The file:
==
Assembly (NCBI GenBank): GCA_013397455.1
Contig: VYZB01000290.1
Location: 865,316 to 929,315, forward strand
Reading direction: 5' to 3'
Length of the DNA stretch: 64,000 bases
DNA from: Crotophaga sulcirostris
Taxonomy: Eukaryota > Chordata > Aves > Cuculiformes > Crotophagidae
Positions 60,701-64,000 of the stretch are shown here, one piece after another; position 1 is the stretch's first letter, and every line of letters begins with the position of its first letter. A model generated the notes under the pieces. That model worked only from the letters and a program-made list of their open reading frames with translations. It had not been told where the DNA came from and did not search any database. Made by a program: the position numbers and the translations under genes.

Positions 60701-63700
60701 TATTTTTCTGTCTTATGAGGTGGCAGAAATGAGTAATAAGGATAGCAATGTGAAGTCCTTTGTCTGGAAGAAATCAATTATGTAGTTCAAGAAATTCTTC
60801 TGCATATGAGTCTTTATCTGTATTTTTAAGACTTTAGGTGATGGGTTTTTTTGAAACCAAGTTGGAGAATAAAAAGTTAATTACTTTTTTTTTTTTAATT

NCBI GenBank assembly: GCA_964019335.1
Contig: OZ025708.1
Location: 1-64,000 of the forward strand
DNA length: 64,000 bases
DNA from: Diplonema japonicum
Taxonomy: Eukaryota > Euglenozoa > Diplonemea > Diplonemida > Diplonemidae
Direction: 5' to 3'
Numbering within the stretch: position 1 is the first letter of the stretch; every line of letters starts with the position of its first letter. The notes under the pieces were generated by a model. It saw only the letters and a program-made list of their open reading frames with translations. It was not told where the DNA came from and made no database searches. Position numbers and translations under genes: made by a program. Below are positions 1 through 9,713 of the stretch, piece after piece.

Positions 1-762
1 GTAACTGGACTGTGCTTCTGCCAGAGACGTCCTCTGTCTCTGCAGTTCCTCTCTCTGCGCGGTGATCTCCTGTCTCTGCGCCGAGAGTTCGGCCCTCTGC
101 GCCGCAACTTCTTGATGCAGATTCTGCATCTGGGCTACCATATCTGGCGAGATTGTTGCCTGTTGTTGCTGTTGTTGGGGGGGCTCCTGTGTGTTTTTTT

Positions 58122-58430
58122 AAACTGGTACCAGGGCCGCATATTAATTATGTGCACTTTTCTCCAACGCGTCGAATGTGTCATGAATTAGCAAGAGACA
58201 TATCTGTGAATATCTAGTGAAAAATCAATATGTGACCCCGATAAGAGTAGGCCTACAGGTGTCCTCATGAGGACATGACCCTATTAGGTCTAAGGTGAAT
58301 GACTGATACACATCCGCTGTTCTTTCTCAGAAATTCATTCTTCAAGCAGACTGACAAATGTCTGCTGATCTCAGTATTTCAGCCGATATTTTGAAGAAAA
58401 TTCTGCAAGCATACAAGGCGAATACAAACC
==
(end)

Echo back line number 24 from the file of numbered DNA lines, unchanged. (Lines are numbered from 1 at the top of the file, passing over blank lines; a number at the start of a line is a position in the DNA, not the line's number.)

58122 AAACTGGTACCAGGGCCGCATATTAATTATGTGCACTTTTCTCCAACGCGTCGAATGTGTCATGAATTAGCAAGAGACA